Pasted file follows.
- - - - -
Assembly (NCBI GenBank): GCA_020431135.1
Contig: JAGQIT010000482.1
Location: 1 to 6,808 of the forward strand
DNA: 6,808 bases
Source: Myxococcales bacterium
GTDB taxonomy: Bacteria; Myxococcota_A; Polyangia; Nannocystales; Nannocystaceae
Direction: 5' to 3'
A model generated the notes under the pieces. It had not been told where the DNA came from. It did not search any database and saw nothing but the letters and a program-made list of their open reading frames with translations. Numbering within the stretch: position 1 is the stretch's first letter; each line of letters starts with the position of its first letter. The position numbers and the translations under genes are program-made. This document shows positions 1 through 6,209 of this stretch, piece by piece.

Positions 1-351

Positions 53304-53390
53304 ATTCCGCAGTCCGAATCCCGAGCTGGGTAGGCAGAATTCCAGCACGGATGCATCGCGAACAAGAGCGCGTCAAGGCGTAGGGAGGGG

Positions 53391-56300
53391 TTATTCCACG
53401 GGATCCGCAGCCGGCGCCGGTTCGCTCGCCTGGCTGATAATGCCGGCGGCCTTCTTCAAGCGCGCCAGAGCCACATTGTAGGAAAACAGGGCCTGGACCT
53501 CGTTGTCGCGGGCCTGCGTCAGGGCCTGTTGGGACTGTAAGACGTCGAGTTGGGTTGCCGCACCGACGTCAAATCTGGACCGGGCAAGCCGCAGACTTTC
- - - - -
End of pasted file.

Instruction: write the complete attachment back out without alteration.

Assembly (NCBI GenBank): GCA_020431135.1
Contig: JAGQIT010000482.1
Location: 1 to 6,808 of the forward strand
DNA: 6,808 bases
Source: Myxococcales bacterium
GTDB taxonomy: Bacteria; Myxococcota_A; Polyangia; Nannocystales; Nannocystaceae
Direction: 5' to 3'
A model generated the notes under the pieces. It had not been told where the DNA came from. It did not search any database and saw nothing but the letters and a program-made list of their open reading frames with translations. Numbering within the stretch: position 1 is the stretch's first letter; each line of letters starts with the position of its first letter. The position numbers and the translations under genes are program-made. This document shows positions 1 through 6,209 of this stretch, piece by piece.

Positions 1-351

Positions 53304-53390
53304 ATTCCGCAGTCCGAATCCCGAGCTGGGTAGGCAGAATTCCAGCACGGATGCATCGCGAACAAGAGCGCGTCAAGGCGTAGGGAGGGG

Positions 53391-56300
53391 TTATTCCACG
53401 GGATCCGCAGCCGGCGCCGGTTCGCTCGCCTGGCTGATAATGCCGGCGGCCTTCTTCAAGCGCGCCAGAGCCACATTGTAGGAAAACAGGGCCTGGACCT
53501 CGTTGTCGCGGGCCTGCGTCAGGGCCTGTTGGGACTGTAAGACGTCGAGTTGGGTTGCCGCACCGACGTCAAATCTGGACCGGGCAAGCCGCAGACTTTC